7 November 2010
I didn’t mention it in my posts earlier, but a couple of weeks ago there was gridlock on an intersections near my school. People won’t wait for the intersection to clear before they attempt to cross it. Jumping the lights is a national pastime. I think it ranks number 5, after (1) driving on the wrong side of the road, (2) driving with your headlights off at night, (3) having no helmet, or a helmet without the straps done up, and (4) talking on your cell phone as your steer your motor bike.
So there was this intersection with nobody going anywhere. Now, jump forward in time: I just had four nights in Bangkok. Thailand is light years ahead of Cambodia economically. There are real motorways, most people have cars, and it makes me wonder how Phnom Penh’s out-of date, ill-repaired road system, will cope in ten years’ time when the traffic (which is ninety per cent motorbikes) turns into a larger number of cars. As incomes begin to rise this city is going to turn from traffic nightmare to traffic hell.
So: Bangkok: Sunday: On my way into town, the taxi driver turned around in his seat to face a building, put both his hands together in front of his face in something like a little prayer gesture. I asked what the building was and he replied ‘King Number 5’. Now it turns out King Rama V died in 1910, but is credited with steering the country into the 20th century. Reverence for the Monarch is taken very seriously here. At a stage show later in the week everyone was asked to stand while they played the national anthem and showed film clips of the current King.
On Sunday night I went to the Bangkok flower market. It sells beautiful stuff, but I did feel unsafe on the bus system at night. Maybe it’s just my age: but I decided the time to figure out a new city’s transport system is during the day.
Next day was temple seeing: the Royal Palace and the Pagoda of the Emerald Buddha. The emerald Buddha is actually made of jade. (They made a mistake when they first discovered it: it was encrusted with plaster and they realised there was something else underneath, pulled of the plaster and thought they had a real emerald Buddha.) The architecture is beautiful.
The Royal Palace and the Palace of the Emerald Buddha are connected by gates so it’s effectively one large complex. My shorts didn’t cover my ankles so they made me hire a new set of pants to wear. Women were made to hire enough shirts and long trousers so as not to have any real skin showing. BUT they gave you the whole hire fee back at the end. I.e., they didn’t use the hiring to make money. The architecture is beautiful. Pictures will follow when my card reader decides to work again.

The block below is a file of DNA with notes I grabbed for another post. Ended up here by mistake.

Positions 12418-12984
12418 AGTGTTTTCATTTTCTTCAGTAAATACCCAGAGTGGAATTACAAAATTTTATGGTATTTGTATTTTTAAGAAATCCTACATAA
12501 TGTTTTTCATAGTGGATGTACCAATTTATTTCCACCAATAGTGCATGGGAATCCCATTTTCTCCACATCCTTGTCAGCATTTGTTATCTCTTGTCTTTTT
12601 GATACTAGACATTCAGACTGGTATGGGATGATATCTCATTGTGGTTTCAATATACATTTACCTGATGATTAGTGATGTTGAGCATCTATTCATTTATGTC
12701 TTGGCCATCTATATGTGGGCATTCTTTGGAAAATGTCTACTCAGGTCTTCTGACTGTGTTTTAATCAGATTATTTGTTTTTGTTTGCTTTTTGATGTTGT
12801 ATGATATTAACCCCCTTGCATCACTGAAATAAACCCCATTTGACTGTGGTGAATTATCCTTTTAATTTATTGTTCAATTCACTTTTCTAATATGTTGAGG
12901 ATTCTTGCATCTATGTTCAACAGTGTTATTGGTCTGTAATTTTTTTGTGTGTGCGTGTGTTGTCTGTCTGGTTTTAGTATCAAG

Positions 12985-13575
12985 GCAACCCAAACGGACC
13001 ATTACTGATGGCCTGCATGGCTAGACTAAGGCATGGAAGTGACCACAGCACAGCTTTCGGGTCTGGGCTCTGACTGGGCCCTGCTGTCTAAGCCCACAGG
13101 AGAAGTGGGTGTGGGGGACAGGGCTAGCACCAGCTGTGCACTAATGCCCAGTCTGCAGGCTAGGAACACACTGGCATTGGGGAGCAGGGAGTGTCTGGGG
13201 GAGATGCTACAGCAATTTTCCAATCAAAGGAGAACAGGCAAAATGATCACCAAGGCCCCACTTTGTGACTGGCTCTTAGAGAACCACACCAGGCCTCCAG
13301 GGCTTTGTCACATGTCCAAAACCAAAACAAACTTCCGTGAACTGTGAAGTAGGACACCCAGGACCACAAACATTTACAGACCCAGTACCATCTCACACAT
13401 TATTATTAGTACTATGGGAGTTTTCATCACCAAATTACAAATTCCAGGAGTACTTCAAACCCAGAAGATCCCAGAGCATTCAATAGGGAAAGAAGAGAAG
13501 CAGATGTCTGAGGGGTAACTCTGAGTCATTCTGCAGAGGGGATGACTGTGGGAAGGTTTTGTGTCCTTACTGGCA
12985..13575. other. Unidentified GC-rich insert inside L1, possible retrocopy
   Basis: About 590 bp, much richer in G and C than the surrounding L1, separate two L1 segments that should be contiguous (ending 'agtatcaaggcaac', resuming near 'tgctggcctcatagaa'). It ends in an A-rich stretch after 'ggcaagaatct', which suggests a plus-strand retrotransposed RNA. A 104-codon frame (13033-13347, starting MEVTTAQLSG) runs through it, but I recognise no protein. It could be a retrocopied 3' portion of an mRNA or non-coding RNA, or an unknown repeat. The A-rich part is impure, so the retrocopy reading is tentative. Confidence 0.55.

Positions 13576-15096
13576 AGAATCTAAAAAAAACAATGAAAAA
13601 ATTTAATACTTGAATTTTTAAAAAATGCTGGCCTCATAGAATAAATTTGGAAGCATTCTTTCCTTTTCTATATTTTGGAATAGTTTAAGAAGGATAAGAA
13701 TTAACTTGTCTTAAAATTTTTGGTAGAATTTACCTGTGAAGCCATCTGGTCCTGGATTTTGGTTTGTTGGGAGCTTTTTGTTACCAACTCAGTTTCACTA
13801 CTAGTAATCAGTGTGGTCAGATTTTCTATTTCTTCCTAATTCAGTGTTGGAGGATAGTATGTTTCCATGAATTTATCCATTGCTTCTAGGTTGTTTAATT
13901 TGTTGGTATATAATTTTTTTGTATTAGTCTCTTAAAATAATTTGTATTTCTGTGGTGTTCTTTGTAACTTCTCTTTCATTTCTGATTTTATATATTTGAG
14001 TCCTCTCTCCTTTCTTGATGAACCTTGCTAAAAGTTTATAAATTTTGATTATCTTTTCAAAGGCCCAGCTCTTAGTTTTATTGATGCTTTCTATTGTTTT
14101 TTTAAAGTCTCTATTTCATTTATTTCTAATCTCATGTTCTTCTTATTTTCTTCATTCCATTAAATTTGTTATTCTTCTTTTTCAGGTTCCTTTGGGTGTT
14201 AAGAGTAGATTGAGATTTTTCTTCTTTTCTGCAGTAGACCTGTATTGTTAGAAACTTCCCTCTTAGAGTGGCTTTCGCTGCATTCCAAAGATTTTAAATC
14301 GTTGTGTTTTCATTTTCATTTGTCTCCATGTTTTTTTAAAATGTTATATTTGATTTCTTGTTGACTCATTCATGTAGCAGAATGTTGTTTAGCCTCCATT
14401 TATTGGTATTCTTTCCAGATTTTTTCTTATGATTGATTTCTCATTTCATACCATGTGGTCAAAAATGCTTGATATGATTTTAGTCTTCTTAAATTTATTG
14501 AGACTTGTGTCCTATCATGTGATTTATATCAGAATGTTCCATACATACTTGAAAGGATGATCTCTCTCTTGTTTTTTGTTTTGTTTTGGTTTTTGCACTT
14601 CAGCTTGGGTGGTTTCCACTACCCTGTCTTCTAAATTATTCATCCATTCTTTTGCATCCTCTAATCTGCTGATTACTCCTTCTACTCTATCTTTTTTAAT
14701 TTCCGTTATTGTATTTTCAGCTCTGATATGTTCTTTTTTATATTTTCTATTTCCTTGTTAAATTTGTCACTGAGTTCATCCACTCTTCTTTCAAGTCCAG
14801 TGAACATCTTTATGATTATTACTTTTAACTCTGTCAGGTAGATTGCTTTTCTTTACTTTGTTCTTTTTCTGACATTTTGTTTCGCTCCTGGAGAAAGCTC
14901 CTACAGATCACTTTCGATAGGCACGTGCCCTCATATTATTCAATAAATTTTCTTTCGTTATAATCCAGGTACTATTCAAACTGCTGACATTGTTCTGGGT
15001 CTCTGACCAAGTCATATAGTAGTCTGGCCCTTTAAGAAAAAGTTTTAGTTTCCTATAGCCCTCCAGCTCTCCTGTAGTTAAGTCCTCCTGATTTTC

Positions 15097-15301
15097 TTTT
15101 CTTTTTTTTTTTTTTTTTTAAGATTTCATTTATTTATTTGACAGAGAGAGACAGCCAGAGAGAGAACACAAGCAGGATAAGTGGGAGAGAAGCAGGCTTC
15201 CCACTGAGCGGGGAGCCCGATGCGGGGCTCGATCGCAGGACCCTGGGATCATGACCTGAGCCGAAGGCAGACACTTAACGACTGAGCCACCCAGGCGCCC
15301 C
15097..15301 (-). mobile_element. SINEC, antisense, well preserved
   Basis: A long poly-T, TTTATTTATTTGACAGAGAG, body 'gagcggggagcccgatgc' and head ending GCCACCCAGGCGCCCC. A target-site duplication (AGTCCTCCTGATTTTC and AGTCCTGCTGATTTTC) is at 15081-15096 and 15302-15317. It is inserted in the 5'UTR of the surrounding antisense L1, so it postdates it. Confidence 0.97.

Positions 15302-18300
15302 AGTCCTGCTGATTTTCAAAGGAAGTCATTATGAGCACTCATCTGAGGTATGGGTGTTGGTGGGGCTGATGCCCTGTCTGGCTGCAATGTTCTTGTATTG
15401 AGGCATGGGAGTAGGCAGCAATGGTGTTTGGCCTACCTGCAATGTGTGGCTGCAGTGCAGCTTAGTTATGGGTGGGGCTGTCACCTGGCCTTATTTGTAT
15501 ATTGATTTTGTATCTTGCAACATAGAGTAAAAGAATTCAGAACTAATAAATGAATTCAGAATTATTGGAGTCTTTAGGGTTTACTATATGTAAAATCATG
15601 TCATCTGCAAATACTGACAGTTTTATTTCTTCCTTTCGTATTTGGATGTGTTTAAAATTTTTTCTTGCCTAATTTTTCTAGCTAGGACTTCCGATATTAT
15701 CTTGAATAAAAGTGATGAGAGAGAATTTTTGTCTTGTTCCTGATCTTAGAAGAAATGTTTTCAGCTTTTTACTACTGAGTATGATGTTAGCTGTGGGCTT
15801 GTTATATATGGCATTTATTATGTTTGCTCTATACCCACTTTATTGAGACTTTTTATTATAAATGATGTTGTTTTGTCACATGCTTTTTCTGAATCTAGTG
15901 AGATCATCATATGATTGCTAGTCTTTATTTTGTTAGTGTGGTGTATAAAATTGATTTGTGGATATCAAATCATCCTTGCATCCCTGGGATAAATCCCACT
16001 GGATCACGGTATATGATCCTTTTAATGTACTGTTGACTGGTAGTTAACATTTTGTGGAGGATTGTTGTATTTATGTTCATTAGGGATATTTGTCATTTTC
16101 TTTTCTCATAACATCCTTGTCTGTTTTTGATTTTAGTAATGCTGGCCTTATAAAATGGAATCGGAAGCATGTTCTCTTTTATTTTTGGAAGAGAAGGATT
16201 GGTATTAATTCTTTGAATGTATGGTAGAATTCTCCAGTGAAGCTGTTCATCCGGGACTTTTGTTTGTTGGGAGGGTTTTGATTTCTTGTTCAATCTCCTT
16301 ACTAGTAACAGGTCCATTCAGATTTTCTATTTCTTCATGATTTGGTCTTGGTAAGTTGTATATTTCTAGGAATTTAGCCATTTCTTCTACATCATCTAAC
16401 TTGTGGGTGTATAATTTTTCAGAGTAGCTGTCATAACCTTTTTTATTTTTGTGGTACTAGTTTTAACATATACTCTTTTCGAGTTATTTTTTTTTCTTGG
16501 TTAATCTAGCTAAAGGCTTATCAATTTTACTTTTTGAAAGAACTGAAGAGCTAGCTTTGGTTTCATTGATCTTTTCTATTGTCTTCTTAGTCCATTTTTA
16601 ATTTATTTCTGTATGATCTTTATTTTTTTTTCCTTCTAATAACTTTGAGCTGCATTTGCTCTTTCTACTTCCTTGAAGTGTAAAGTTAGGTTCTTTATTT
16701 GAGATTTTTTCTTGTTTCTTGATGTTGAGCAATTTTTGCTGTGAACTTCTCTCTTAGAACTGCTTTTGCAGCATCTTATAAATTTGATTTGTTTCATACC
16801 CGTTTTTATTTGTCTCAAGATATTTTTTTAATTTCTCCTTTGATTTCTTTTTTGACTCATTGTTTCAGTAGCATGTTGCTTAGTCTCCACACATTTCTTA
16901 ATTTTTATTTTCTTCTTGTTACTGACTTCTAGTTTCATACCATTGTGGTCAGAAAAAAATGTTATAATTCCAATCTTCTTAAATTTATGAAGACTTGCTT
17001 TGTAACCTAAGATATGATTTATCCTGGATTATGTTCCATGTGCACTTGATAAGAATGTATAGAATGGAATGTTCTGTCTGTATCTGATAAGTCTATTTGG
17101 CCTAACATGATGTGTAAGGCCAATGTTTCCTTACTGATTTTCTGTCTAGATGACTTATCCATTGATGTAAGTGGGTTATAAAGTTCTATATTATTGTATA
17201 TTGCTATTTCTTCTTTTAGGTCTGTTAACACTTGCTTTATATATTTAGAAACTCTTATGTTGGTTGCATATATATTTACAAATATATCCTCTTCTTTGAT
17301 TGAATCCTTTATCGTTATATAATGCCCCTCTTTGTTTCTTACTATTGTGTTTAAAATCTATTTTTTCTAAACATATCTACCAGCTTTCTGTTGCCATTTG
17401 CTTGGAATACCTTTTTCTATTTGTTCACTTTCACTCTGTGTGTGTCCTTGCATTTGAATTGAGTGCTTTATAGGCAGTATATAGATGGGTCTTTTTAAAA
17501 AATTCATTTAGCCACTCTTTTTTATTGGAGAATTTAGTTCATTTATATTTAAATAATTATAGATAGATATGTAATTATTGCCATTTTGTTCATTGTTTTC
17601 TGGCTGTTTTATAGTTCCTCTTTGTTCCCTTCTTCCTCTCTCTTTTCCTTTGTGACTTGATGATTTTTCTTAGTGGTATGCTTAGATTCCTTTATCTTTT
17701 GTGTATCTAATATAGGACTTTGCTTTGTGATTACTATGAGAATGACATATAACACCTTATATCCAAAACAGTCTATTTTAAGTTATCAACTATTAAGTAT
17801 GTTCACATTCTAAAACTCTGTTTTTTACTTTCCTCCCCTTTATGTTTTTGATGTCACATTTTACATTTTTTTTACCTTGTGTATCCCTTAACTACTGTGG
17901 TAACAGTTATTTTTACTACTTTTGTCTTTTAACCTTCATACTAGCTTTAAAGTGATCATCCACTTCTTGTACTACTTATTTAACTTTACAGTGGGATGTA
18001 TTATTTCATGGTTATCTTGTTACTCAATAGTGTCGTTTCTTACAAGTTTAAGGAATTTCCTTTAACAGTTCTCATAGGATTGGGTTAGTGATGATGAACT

On the way back to the hotel the taxi driver feels the urgent call of nature, stops the taxi, tells me to catch another, doesn’t charge me, but bolts to somewhere to relieve himself, leaving the taxi in the middle of the street. I catch another one further up the road. Fortunately the taxis are mostly shades of fluorescent pink, orange or yellow and green so they are hard to miss.
One of the four evenings I end up in a cafe next to two guys, I think one Canadian and one American. They both teach English in Cambodia. The second admits to using a fake degree scroll, because although he went to uni for 6 years he just never graduated.
Side note: bear in mind there are 14 million Cambodians drinking maybe 2-3 litres of water a day and the bottles vary from 750 mills to 1.5 litres. Nobody drinks the tap water. Rough calculation: 14 million people x 3 bottles a day x 365 days a year = 15 billion bottles a year. This figure can’t possibly be right so someone must be using the village well, but I don’t know who.
The two guys ask what I think of Phnom Penh. I say I am depressed by the beggars, and the small kids picking through rubbish piles for recyclables late at night. They disagree: the kids are bringing in income to the household, the plastic water bottles need recycling, and the next best alternative is [OK, dear reader: insert your least-disliked expression for the sale of oral sex.] “Because,” they tell me, “that’s the next best alternative.” I feel repulsed. They say it’s not so different to Britain 100 years ago. There were times when kids worked in coal mines. After they quote some statistics about foreign revenue earned by sex workers I tell them the conversation is making me feel more depressed. They change topic. I leave after two cans of coke and get some food elsewhere.